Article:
July Issue 2008
The Case Against Cluster Bombs
Imagine, for a moment, that you’re in Afghanistan. You’ve just stepped out, your three kids in tow, the youngest hanging on to you, the other two scampering ahead. Suddenly, there’s a huge, terrifying explosion — your two precious little ones are blown to smithereens before your eyes; you and your infant are thrown to the ground, each of you minus a limb, bleeding with massive injuries.
This is a scene, repeated with minor changes, in Afghanistan, Iraq and several other war-torn parts of the world, countless times over.
The reason for such irreparable loss of life and limb is, very frequently, cluster bombs, which rain death from the skies. Mid-air they break up into submunitions, or, in army parlance, ‘bomblets.’ (Interesting, this use of language to still the fear in our terrorised minds: baby bombs, bomblets — they make them sound like triplets and babies — collateral damage, friendly fire and war game).
These little bomblets have killed and injured countless since World War II. According to the Human Rights Watch (HRW), 98% of the recorded casualties are of civilians and, of these, 27% are children. Nearly 67% are killed or injured in the course of earning their livelihood. The civilian death toll is staggering. The tragic aspect of these weapons is that they do not distinguish between friend and foe, and once they fall, they do so indiscriminately. A further tragedy is that they don’t always explode on contact with the ground — sometimes the explosion happens many months later, perhaps when a child picks up a bomblet, mistaking it for a toy. Because of the widespread loss they cause, at presumably minimal use of manpower, these cluster bombs seem to have become extremely popular with the armed forces of numerous countries.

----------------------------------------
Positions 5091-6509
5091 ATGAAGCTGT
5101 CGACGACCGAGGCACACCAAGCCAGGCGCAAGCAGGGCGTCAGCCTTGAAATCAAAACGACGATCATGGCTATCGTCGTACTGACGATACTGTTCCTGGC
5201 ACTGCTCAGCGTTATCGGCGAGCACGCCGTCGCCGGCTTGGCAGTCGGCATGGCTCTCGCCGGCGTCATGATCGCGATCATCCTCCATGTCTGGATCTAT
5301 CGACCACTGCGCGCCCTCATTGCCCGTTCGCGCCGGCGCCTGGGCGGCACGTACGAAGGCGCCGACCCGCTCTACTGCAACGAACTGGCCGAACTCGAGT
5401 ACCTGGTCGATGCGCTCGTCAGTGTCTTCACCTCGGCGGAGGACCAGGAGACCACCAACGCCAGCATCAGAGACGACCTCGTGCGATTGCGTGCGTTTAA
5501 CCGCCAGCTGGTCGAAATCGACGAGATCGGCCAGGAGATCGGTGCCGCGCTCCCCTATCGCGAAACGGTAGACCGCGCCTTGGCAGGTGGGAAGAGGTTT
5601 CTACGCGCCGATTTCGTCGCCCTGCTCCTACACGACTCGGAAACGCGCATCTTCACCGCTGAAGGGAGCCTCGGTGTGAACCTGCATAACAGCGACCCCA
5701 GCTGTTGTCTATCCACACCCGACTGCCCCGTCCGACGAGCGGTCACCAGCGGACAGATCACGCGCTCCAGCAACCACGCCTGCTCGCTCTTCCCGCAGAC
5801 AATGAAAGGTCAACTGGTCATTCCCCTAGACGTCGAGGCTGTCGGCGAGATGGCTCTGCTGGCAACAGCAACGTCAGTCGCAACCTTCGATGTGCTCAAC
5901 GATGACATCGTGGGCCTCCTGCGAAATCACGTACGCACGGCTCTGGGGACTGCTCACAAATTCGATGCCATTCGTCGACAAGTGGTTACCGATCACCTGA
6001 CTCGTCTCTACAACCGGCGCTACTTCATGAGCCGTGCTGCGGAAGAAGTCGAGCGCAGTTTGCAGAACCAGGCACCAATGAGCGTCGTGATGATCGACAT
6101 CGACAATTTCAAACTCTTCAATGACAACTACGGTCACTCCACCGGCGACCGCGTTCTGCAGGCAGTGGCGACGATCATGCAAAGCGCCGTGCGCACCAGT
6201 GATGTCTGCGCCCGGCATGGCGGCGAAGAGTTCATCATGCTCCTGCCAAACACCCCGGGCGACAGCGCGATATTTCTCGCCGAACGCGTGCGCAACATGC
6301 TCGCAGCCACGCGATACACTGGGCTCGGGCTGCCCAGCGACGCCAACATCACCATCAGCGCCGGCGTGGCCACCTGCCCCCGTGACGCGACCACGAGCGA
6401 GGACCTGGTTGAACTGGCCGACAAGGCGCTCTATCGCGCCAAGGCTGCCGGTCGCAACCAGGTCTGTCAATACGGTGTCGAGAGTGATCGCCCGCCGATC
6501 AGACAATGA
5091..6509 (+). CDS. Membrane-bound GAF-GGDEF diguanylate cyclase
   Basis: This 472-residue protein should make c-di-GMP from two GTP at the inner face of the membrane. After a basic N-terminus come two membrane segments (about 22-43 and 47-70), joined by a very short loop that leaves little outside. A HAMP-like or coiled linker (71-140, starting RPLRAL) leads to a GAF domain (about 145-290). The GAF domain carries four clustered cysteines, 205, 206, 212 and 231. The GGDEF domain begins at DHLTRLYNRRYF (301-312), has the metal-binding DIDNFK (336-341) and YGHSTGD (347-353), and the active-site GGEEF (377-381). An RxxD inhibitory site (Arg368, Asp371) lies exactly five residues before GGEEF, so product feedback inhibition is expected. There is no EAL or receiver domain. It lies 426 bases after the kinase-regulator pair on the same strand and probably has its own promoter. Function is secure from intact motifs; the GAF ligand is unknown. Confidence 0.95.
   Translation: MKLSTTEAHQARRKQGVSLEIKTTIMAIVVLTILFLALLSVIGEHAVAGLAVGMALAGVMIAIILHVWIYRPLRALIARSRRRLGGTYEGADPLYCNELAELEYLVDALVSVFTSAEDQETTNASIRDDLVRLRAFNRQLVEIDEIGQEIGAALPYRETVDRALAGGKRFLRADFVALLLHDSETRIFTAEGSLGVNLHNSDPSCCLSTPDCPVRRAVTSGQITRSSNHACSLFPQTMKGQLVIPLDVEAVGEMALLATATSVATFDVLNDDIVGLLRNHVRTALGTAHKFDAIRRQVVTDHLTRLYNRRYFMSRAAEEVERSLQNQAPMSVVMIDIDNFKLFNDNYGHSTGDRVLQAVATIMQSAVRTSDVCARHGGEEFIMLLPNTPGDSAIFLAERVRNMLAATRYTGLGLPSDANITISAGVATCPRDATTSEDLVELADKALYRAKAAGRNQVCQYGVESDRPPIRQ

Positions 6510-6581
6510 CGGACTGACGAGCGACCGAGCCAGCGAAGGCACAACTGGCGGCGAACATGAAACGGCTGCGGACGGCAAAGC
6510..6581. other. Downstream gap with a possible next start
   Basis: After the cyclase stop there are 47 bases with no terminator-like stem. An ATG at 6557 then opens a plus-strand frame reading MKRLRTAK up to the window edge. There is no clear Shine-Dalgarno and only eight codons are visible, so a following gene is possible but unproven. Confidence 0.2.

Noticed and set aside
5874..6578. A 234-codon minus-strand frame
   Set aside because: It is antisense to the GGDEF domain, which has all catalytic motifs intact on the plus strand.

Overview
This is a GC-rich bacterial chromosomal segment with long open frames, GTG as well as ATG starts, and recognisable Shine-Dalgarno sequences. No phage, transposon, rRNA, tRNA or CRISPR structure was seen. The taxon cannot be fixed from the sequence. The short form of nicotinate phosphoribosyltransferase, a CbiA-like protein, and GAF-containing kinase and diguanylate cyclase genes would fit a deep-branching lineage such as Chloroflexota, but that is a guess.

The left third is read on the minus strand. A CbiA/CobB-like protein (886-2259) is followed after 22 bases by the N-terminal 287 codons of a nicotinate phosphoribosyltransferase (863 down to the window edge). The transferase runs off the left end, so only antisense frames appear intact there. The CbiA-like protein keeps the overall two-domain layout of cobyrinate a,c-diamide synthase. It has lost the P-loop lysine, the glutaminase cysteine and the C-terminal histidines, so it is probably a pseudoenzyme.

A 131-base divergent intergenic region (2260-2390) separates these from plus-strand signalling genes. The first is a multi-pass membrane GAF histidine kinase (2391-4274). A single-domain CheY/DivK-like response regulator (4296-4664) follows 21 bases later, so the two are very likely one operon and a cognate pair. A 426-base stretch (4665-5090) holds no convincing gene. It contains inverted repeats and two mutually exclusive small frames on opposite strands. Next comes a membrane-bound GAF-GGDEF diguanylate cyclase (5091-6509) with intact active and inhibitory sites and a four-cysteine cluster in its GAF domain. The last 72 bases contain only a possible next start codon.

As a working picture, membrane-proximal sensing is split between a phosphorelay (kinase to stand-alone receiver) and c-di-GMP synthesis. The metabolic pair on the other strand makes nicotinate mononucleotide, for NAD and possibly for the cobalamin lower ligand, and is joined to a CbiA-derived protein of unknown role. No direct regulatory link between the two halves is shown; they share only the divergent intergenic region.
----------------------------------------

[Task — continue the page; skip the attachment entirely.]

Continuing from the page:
Besides the US and Pakistan, several other countries maintain stockpiles of cluster bombs. These include the UK, India, Brazil, South Korea, Egypt, Serbia, Russia, Israel, South Africa, Sri Lanka, Libya, Kuwait and Cuba. In the six months following the the fall of Saddam Hussein in Iraq, 1,000 civilians were injured and another 1,000 killed by cluster bombs. Cluster bombs have also wrought massive destruction in Uganda and Cambodia.
The US dropped 1,228 cluster bombs which contained 248,056 bomblets in Afghanistan; the Allied forces dropped 61,000 bombs with 20 million bomblets during the Gulf War, and 1,765 bombs with 295,000 bomblets in Kosovo.
But, mercifully, sanity is prevailing. May 28, 2008 was a historic occasion — a ground-breaking and comprehensive treaty to ban cluster bombs was provisionally agreed to in Dublin, Ireland on the day. Around 110 countries have welcomed the ban, but Pakistan is not among them.
The treaty outlaws every type of cluster bomb. Stockpiles of existing weapons are to be destroyed within a transition period of eight years.According to the treaty, governments will now be obligated, under international humanitarian law, to protect civilians during conflict and to provide assistance to victims to enable them to lead full and productive lives.
However, more ameliorative steps are needed, such as educating the public about the risks and dangers of cluster bombs and clearing the affected areas to ensure danger-free zones and prevent further casualties.
International co-operation is imperative if this treaty is to work. As one of the countries which currently manufactures, stockpiles and uses cluster bombs, Pakistan has a particular obligation to abide by this treaty. The converse may prove unpalatable, because countries that continue to use cluster bombs are likely to be stigmatised. Pakistan’s stock in the global community isn’t exactly high and by not agreeing to this treaty ban, it is likely to isolate itself even further.